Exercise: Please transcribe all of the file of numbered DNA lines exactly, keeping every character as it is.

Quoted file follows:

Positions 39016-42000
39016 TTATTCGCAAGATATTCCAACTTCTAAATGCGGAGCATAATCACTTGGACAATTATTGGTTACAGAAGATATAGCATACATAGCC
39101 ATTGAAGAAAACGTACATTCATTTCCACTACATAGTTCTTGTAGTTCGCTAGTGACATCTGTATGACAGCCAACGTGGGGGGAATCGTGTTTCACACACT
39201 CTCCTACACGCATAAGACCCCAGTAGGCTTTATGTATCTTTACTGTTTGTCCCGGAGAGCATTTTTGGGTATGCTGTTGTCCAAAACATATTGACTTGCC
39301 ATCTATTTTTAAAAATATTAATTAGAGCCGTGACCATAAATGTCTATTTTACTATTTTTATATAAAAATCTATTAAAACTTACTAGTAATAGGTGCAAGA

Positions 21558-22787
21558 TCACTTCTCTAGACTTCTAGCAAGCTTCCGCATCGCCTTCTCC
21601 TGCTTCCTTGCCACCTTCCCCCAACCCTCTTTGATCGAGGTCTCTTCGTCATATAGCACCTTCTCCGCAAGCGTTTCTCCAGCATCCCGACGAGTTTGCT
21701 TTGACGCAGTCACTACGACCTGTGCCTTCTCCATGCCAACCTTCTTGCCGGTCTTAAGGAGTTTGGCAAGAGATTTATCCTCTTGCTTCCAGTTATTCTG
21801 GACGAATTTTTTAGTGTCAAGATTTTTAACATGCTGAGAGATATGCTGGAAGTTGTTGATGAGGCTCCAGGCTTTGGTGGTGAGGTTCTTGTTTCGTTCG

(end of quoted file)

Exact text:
Positions 39016-42000
39016 TTATTCGCAAGATATTCCAACTTCTAAATGCGGAGCATAATCACTTGGACAATTATTGGTTACAGAAGATATAGCATACATAGCC
39101 ATTGAAGAAAACGTACATTCATTTCCACTACATAGTTCTTGTAGTTCGCTAGTGACATCTGTATGACAGCCAACGTGGGGGGAATCGTGTTTCACACACT
39201 CTCCTACACGCATAAGACCCCAGTAGGCTTTATGTATCTTTACTGTTTGTCCCGGAGAGCATTTTTGGGTATGCTGTTGTCCAAAACATATTGACTTGCC
39301 ATCTATTTTTAAAAATATTAATTAGAGCCGTGACCATAAATGTCTATTTTACTATTTTTATATAAAAATCTATTAAAACTTACTAGTAATAGGTGCAAGA

Positions 21558-22787
21558 TCACTTCTCTAGACTTCTAGCAAGCTTCCGCATCGCCTTCTCC
21601 TGCTTCCTTGCCACCTTCCCCCAACCCTCTTTGATCGAGGTCTCTTCGTCATATAGCACCTTCTCCGCAAGCGTTTCTCCAGCATCCCGACGAGTTTGCT
21701 TTGACGCAGTCACTACGACCTGTGCCTTCTCCATGCCAACCTTCTTGCCGGTCTTAAGGAGTTTGGCAAGAGATTTATCCTCTTGCTTCCAGTTATTCTG
21801 GACGAATTTTTTAGTGTCAAGATTTTTAACATGCTGAGAGATATGCTGGAAGTTGTTGATGAGGCTCCAGGCTTTGGTGGTGAGGTTCTTGTTTCGTTCG